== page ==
Illustrator Neal Fox, founder of Le Gun magazine and chronicler of the seamier side of life, has created a series of stained-glass tributes to a dissolute collection of latter-day saints.
Johnny Cash, Francis Bacon and William Burroughs are among the subjects of the profane glassworks, which are going on show next month in the show Neal Fox: Beware of the God.
The exhibition, at London’s Daniel Blau gallery, will feature 12 2.5m-high stained glass windows, worked up using traditional methods at manufacturer Franz Mayer of Munich.
While Fox has used the traditional structure of stained glass windows – which generally feature events in saints’ lives, the instruments of their matyrdom, iconic motifs and a quotation, he has subverted this framework to reflect the debauched and disreputable lives of his subjects.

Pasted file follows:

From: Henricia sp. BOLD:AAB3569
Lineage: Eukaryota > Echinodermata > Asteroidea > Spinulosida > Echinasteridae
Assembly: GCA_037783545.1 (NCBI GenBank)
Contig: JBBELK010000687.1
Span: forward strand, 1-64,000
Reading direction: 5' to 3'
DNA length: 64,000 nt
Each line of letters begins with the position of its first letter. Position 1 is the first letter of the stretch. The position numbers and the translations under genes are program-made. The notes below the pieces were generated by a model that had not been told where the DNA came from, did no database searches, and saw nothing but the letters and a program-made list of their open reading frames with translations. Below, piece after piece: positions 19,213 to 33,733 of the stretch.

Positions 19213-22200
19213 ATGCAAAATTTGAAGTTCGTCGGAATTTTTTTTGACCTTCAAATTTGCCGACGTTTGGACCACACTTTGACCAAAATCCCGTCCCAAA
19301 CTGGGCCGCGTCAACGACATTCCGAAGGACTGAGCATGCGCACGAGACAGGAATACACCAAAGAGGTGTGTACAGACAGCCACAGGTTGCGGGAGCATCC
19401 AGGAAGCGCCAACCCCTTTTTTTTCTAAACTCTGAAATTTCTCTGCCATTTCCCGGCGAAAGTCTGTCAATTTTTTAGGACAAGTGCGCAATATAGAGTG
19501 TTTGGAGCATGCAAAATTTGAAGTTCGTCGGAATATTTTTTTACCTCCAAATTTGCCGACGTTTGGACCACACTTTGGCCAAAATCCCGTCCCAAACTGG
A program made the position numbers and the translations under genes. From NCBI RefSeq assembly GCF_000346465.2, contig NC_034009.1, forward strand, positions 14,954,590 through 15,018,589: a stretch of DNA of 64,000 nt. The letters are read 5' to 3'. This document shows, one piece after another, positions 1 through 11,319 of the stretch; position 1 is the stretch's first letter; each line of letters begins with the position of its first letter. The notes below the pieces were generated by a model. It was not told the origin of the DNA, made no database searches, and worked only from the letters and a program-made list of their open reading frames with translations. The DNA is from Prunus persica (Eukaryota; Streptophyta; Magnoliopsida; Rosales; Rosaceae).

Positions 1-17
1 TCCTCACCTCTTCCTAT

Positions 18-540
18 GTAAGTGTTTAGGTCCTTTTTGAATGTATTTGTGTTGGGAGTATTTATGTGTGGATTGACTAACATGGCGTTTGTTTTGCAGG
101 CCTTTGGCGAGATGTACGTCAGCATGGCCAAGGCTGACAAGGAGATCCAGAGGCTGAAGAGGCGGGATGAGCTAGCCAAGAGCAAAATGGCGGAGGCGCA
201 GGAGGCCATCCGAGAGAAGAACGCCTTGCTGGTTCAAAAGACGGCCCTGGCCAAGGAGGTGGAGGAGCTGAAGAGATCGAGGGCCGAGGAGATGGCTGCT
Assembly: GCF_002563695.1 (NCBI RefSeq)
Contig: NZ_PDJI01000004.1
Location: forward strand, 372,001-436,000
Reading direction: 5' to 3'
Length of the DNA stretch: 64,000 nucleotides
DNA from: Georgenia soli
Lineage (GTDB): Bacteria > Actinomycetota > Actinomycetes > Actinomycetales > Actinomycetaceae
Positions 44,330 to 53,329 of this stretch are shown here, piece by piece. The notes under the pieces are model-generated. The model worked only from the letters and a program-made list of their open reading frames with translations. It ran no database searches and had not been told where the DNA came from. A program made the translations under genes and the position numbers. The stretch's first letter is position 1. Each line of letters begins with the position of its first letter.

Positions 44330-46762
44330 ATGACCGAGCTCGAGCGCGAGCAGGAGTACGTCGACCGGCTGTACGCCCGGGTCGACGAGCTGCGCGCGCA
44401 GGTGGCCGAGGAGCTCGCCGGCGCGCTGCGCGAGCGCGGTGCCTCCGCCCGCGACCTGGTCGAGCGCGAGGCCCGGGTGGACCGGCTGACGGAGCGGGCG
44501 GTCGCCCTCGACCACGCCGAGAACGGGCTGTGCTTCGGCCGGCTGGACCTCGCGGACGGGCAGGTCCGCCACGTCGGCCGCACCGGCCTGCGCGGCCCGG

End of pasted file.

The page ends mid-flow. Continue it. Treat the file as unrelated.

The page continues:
So a heavily armed and presumably drunk Hunter S Thompson is pictured, cigarette-holder in place, in front of the Stars and Stripes, while occultist Aleister Crowley is shown flanked by Satanic figures with his uncompromising maxim ‘Do What Thou Wilt Shall Be the Whole of the Law’.
Fox doesn’t shy away from any aspect of his subjects’ lives – JG Ballard’s obsession with the eroticism of car accidents (the subject of his book Crash), Johnny Cash’s drink-and-drugs breakdown and Jean Genet’s homosexuality (controversial if not illegal at the time) are all portrayed unflinchingly in coloured glass – an alternative church of alternative saints.
Neal Fox: Beware of the God runs at Daniel Blau, London, from 8 July-13 August.